USMC Puts Armored Vehicles on Navy Ships to Defend Against Enemy Boats

The drills have been conducted in the South China Sea

U.S. Marines simulating traveling through dangerous waters strapped vehicles to the flight deck of a Navy ship to combat enemy boats and other threats as a joint team. 

In September, Marines with the 31st Marine Expeditionary, or MEU, parked light armored vehicles atop the flight deck aboard the amphibious assault ship USS Wasp during a defense drill.

The drill in the South China Sea, known as the Indo-Pacific region, was to rehearse ship security using a variety of small-arms and heavy weapons.

“Increasing the lethality of the Navy-Marine Corps Team is the priority for us. Sailors and Marines are doing amazing work and we are becoming more lethal every single day,” said Rear Admiral Brad Cooper, commander of Amphibious Force 7th Fleet.

As part of the drill, crews also fired mounted machine guns. It allowed Marine snipers to fire M107 semi-automatic sniper rifles, and machine gunners to employ lethal fires.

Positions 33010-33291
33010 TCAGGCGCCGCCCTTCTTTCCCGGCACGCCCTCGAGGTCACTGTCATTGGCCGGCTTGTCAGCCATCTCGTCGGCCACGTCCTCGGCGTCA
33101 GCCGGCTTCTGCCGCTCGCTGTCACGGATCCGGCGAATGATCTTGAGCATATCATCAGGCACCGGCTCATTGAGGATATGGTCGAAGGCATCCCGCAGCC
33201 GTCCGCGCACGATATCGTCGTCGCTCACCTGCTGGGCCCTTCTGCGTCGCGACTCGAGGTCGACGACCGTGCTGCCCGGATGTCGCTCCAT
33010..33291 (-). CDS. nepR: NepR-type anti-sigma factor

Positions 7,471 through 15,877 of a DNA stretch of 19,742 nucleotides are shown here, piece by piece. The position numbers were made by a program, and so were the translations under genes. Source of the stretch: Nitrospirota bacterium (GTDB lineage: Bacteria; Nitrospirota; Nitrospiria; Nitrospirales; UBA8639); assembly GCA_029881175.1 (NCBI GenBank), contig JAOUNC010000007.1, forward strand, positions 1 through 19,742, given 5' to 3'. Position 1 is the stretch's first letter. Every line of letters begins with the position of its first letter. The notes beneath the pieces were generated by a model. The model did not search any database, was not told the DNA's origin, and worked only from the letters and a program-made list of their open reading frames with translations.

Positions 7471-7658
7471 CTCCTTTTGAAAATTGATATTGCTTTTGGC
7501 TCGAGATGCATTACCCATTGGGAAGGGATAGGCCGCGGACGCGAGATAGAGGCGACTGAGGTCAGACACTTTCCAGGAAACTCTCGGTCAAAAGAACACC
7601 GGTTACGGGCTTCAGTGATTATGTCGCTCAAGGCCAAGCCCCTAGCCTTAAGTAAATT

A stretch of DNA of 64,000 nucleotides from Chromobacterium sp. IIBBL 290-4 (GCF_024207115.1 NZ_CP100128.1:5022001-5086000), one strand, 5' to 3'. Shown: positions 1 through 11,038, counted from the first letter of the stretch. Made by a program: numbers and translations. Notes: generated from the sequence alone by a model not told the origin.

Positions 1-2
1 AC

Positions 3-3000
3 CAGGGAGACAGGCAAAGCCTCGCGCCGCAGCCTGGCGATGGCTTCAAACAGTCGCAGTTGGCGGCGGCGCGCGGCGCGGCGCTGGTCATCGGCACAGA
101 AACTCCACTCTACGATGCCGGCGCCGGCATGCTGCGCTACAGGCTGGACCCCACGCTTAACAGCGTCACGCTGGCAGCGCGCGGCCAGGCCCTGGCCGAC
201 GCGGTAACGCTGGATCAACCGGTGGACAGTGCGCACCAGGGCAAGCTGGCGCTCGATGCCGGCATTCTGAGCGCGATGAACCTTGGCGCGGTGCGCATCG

Sailors and Marines fired on an inflatable gunnery target commonly called a “killer tomato” while in open seas.

“We demonstrated collective combat effectiveness,” said Capt. Jim McGovern, commander of Amphibious Squadron 11. “The ability of these Sailors and Marines to fully integrate, get weapons systems on deck, helicopters in the air, and rounds down range in such a timely manner shows that we are ready for anything." 

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